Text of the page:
Red Giant, the premier filmmaking and motion graphics software company, paid a visit to UVU’s Digital Media department on Thursday.
“We need to test the usability of the new software programs we’re coming out with,” Sandy Alves, Red Giant’s lead user interface designer, said.
Red Giant has been labeled the best in their field. They produce software designed to create digital footage that looks like film. They also specialize in software that syncs up video and audio from multiple sources.
The filmmaking company came to UVU to have its digital media students test out their program PluarlEyes 3 and give feedback so that the program designers can know what needs to be improved for PluarlEyes 4.
“They monitor you to see your reactions, to see how fast you can navigate the program,” Peter Burgess, digital media student studying cinema production.
The goal for Red Giant is to make their programs as second nature as possible.
“We want to know what works and what doesn’t,” Alves said. “We want to know what is too hard to find, what users want from the navigation tools.”
Red Giant chose to come to UVU because of the quality of the digital media program.
“We wanted to work with UVU students because they are the best to test the program,” Drew Little, Red Giant CEO, said. “They know as much as the designers, sometimes more. UVU has one of the best digital media programs in the country. Students here know what they are doing, they are an asset to what we are trying to accomplish.”
The Digital Media Department saw benefits for their students as well.
“We had three goals for this,” Mike Harper, associate professor of digital media, said. “We wanted our students to have the opportunity to work with industry developers and get used to talking with the developers. We also wanted to introduce them to new products and receive valuable training in those programs. And we wanted to maintain our positive relationship with the developers.”
With the rapidly shifting focus in filmmaking from film to digital, the industry is looking for future filmmakers who can do everything from pre-production to post-production.
“Directors want to have control over the visual,” Little said. “If they can see immediately what various color effects will look like they will be able to move on to other tasks.”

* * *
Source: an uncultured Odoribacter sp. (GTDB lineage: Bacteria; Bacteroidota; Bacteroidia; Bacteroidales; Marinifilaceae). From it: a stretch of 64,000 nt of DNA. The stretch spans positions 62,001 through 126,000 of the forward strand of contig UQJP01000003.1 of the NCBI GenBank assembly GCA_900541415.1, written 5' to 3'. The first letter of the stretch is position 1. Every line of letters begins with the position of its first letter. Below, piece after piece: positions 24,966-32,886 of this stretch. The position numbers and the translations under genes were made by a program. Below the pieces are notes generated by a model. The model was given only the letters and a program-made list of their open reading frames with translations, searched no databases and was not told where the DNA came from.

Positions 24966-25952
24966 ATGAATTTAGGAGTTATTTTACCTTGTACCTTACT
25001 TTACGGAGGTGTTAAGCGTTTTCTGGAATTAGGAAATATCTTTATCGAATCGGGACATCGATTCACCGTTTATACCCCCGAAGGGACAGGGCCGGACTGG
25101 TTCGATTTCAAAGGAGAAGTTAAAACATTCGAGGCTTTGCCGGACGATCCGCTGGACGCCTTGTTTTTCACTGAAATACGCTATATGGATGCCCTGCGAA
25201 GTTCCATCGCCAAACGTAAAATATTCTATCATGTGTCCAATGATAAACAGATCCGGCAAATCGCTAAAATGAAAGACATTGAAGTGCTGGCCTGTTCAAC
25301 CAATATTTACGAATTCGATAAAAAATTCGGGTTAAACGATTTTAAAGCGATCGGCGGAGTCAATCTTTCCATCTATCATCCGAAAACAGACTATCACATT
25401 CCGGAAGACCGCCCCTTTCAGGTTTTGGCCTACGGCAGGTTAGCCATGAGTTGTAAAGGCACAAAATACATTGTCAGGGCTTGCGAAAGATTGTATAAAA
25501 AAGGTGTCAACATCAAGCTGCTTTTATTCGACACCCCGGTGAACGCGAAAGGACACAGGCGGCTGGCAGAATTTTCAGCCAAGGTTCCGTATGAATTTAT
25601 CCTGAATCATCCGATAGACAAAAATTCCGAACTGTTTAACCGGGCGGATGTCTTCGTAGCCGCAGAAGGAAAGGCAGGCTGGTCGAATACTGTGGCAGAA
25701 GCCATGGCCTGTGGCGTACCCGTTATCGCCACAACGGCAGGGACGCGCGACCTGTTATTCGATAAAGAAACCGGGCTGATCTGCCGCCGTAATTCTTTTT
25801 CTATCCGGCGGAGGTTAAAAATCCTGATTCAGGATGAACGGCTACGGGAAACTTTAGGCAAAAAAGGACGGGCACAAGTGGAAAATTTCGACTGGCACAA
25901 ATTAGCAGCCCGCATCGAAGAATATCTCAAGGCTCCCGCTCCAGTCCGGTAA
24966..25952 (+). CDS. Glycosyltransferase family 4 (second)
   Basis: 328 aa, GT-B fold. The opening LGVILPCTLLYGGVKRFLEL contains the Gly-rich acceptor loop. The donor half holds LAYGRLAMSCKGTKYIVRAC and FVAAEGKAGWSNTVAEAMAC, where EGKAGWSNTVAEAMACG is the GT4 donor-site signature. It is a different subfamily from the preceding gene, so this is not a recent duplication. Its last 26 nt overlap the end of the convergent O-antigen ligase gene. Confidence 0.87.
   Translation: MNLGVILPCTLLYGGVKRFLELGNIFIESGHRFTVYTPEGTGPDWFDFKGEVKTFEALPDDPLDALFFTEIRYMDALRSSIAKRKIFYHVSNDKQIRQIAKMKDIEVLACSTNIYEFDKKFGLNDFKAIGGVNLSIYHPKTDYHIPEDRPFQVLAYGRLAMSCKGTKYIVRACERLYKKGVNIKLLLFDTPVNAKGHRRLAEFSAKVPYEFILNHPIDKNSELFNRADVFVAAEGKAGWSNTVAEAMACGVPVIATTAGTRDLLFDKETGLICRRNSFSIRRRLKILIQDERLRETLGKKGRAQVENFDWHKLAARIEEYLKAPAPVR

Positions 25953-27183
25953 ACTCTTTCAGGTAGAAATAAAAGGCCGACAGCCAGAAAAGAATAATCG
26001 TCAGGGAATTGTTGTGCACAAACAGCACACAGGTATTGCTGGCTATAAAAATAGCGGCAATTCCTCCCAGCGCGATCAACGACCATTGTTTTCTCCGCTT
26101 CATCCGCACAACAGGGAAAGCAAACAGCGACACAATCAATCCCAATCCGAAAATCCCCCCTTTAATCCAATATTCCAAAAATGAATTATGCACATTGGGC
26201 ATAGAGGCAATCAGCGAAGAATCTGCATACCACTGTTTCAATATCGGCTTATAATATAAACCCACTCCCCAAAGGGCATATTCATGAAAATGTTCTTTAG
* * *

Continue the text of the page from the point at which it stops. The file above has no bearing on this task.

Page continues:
Filmmaking has seen a dramatic change in the emergence of digital cameras and editing processes.
“This has really only happened in the last four or five years,” Harper said. “Five years ago almost everything was still shot on film. Now 85 percent or more of sitcoms are shot digitally.”
UVU students studying digital media are at the forefront of the biggest change in filmmaking history.
“This is the essence of engaged learning,” Harper said, crediting Little’s comment about UVU students being advanced to the program’s focus on practical training. “There is no theory here. Everything we do is designed to practically prepare them.”
The change from film to digital requires specialized training.
“People recognized the shift from film to digital,” Little said. “They thought it looked weird at first.”
The new equipment implements the artistic into the technology. With film there is a need for specialized training to handle the various instruments from recording to editing. The new digital equipment opens up what the director is capable of doing, bringing art into the technical.
“It takes a certain finesse,” Harper said, “to make digital as striking as film, but it’s possible. If you have proper training and a commitment it is absolutely possible to get the high quality associated with film.
Students Jay Arcansalin, Jorden Nash and Peter Burgess participated in the last session of a two-day training and usability testing.
“I wanted to see what they were coming out with,” Burgess said. “I wanted to help make it what I need.”
Harper said that he plans to see more trainings like this in the future as the department strengthens its relationship with Red Giant.
“It’s a win-win situation,” Harper said. “It’s a great opportunity for our students and for Red Giant.”